The Top 10 Attractions in San Joaquin County

San Joaquin County, officially the County of San Joaquin, is a county in California, United States. The county seat is Stockton, and the population was 685,306 according to the 2010 census.


The metropolitan statistical area of Stockton–Lodi–Tracy is a component of the regional San Jose–San Francisco–Oakland combined statistical area. The county is located in Northern California’s Central Valley, just east of the highly populated nine-county San Francisco Bay Area region, and is separated from it by the Diablo Range of low mountains, which includes the Altamont Pass. It is one of the smaller counties in California, but it has a high population density and is rapidly growing as a result of the state’s economic growth.





San Joaquin County was one of the original United States counties established in California at the time of statehood in 1850. The San Joaquin River, which runs through the county, inspired its name. Lieutenant Gabriel Moraga, commanding an expedition in the lower great California Central Valley in the early nineteenth century, gave the name San Joaquin (meaning Joachim) to the San Joaquin River, which springs from the southern Sierra Nevada. The San Joaquin Valley’s first permanent residence was established in San Joaquin County.


The Yokuts and Miwok native peoples lived in the area that is now San Joaquin County prior to its incorporation in 1850. These communities lived in villages across the region, eating a variety of diets that reflected the flora and fauna of the California Delta. Acorns from Valley Oak trees, salmon runs on the San Joaquin, Mokelumne, Calaveras, and Stanislaus rivers, and Tule Elk were staples of the native diet, which was supplemented with a variety of indigenous berries and plants. During a state-wide malaria epidemic in 1828, and a subsequent rebellion of native peoples in the Central Valley led by Chief Estanislao, the native population of San Joaquin County plummeted dramatically.


Five Mexican land grants were made in what would become San Joaquin County between 1843 and 1846, when California was a province of independent Mexico: Campo de los Franceses, Pescadero (Grimes), Pescadero (Pico), Sanjon de los Moquelumnes, and Thompson. The Rancho Campos de los Franceses, secured by Charles Weber and Guillermo Gulnac, was the largest of these grants and was eventually developed into the City of Stockton.


Stockton grew into a major logistical and mercantile hub for the San Joaquin Valley and Mother Lode as the Gold Rush drew miners to the Sierra Nevada, allowing the City and County populations to rise significantly between 1850 and 1870. As the state’s gold economy declined in the 1870s, San Joaquin County evolved into a major national agricultural center, where it remains to this day. The reclamation of the California delta, which began in 1869, aided this agricultural growth greatly. In the 1880s, the importance of agriculture to the region’s economy resulted in the establishment of a thriving industrial engineering sector in Stockton, Lodi, and nearby Rio Vista. Notable examples include the Sperry Flour Company, Holt Manufacturing Company, and R. G. LeTourneau, Samson Ironworks, and Tillie Lewis’ canning empire were all national and international players. Holt Manufacturing, led by Benjamin Holt, would pioneer industrial tractor manufacturing and sales, while R.G. In 1926, LeTourneau patented the bulldozer.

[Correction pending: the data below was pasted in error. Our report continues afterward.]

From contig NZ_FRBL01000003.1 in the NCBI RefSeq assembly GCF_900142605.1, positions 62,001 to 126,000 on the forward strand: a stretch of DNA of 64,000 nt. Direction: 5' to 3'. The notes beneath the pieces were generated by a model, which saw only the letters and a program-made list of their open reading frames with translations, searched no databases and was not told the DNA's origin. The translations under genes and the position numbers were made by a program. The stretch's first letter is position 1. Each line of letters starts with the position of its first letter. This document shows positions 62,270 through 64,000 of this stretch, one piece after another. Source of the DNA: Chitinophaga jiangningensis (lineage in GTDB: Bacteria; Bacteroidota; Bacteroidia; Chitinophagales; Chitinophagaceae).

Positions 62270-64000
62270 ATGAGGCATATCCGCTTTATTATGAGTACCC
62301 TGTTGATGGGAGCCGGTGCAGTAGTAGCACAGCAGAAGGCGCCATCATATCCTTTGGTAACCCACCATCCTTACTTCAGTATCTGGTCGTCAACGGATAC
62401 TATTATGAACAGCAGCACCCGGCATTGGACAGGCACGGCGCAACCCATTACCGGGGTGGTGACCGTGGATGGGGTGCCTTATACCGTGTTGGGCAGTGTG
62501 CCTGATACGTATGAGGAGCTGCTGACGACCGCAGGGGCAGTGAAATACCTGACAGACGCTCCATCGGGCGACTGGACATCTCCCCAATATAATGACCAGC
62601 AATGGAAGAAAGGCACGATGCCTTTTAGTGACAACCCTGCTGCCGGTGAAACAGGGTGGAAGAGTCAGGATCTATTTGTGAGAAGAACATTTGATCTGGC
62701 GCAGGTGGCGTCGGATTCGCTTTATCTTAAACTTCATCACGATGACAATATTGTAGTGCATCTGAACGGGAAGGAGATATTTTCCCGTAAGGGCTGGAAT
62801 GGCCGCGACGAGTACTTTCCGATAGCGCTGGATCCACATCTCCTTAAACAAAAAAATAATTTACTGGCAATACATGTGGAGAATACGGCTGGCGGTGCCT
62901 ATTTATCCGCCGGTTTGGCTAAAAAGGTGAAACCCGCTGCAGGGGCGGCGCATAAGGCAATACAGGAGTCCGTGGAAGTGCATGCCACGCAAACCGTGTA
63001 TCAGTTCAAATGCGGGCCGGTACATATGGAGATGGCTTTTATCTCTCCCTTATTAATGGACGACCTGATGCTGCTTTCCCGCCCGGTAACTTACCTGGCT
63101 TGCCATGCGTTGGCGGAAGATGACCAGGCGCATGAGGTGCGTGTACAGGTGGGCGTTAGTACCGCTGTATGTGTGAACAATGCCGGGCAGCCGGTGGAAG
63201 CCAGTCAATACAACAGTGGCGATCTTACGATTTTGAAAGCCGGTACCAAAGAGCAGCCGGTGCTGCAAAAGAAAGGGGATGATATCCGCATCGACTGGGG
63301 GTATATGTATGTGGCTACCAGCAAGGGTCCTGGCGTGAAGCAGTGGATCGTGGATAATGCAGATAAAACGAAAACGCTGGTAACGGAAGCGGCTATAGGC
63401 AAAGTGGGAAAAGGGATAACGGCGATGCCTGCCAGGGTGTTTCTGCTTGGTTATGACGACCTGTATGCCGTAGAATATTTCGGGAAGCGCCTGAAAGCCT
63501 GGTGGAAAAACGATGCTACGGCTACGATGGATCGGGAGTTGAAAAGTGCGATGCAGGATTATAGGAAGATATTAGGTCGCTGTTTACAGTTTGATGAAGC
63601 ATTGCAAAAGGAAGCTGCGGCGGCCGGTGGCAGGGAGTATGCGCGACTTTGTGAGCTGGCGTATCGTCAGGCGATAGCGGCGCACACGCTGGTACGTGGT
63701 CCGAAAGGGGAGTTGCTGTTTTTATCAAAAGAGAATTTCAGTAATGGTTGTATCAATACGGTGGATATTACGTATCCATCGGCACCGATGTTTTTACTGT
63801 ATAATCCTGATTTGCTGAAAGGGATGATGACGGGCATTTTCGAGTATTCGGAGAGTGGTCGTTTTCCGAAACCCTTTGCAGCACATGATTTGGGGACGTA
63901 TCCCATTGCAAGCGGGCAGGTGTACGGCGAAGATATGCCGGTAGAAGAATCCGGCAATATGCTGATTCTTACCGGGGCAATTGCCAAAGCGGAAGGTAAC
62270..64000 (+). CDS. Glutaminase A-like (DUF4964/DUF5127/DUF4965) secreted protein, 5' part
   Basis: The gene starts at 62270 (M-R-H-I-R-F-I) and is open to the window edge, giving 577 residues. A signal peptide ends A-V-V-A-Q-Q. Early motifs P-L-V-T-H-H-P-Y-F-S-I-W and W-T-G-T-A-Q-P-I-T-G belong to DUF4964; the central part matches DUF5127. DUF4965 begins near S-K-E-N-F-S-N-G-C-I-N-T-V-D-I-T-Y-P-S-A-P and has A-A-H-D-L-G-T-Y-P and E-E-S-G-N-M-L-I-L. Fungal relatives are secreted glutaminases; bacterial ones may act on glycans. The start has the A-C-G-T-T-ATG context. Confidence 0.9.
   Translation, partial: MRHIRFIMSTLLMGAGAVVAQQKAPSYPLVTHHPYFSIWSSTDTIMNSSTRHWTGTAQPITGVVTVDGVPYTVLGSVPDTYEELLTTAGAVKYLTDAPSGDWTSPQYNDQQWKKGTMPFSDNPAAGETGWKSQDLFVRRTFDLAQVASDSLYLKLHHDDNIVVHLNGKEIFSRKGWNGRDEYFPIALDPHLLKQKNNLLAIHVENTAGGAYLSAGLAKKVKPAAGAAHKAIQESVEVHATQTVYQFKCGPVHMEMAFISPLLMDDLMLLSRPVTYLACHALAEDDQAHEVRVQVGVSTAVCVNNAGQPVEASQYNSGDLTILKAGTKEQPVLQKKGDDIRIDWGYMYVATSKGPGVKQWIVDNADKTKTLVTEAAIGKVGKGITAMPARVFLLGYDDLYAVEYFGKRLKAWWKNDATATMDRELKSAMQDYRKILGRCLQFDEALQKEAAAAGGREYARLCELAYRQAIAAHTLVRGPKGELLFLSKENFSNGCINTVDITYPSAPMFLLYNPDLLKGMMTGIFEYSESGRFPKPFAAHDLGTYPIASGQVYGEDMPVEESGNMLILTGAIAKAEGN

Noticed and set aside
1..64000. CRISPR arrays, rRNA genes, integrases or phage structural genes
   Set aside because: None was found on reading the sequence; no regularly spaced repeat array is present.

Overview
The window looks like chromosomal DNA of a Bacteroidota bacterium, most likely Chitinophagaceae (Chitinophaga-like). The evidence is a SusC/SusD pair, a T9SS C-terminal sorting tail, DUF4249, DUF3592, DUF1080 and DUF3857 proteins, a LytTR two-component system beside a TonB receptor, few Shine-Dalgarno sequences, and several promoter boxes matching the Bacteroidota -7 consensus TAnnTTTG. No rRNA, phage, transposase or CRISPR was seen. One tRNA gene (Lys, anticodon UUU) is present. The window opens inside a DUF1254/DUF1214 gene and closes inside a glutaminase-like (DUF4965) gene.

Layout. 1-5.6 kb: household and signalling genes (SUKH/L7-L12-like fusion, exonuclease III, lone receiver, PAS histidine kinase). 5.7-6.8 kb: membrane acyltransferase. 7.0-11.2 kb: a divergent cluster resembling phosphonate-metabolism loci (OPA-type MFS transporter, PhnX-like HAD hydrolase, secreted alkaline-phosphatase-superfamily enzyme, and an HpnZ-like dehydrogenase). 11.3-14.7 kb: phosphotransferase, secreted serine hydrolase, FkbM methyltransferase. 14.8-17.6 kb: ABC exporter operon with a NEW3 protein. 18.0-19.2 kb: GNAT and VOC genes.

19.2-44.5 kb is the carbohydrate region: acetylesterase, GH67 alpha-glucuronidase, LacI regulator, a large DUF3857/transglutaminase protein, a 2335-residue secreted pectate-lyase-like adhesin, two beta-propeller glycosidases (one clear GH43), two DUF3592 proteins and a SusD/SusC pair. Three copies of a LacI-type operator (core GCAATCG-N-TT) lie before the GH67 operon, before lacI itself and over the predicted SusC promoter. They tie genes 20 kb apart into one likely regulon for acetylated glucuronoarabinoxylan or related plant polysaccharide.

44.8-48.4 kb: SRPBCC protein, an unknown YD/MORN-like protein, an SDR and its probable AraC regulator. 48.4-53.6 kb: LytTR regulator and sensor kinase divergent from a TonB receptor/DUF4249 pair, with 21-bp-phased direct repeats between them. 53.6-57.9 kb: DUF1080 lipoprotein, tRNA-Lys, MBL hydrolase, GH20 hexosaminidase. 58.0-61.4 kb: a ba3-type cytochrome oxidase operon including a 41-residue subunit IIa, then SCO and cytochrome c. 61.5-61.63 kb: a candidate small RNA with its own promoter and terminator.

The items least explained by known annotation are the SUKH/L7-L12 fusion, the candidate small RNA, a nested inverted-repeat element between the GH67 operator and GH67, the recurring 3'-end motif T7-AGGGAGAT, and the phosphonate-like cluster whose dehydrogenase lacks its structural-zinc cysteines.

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County Government

The Government of San Joaquin County is defined and authorized as a general law county under the California Constitution and California law. In practice, county governments, such as the Government of San Joaquin County, are responsible for much of the Government of California. Elections and voter registration, law enforcement, jails, vital records, property records, tax collection, public health, and social services are all provided by the county government. Furthermore, the County serves as the local government for all unincorporated areas.Some chartered cities, such as Stockton and Tracy, provide their own municipal services such as police and public transportation.

Public transportation 

The San Joaquin Regional Transit District operates city buses in Stockton. RTD also operates intercity routes throughout the county, as well as commuter subscription routes to Livermore, Pleasanton, Sacramento, and Santa Clara County.

Lodi, Escalon, Manteca, Tracy, and Ripon all have their own bus systems.

Train and Bus Service

Amtrak trains and Greyhound buses both stop in Stockton. The San Joaquin Street Station serves as a stop for Amtrak’s Oakland-Stockton-Fresno-Bakersfield San Joaquins trains. This is Stockton’s former Santa Fe Railroad station. Amtrak’s “San Joaquin” trains from Sacramento to Stockton, Fresno, and Bakersfield stop at the Robert J. Cabral Station, which is also used by Altamont Corridor Express trains from Stockton to San Jose. This is Stockton’s former Southern Pacific Railroad station. San Joaquin Regional Transit’s RTD Hopper is a public bus service that connects Stockton to Ripon, Manteca, Tracy, Lodi, and Lathrop.

San Joaquin County in California is blessed to have some amazing attractions you shouldn’t miss on your next trip. Here’s a short list of some of our favorites:


  • Haggin Museum
  • Micke Grove Zoo
  • Wonders of World Science Museum
  • Oak Farm Vineyards
  • Oak Grove Regional Park
  • Spenker Family Farm
  • M2 Wines
  • Manteca Historical Society
  • Estate Crush


After visiting these amazing places make sure to stop by Remote Fill Systems on Murphy Parkway in Lodi and say “Hi!”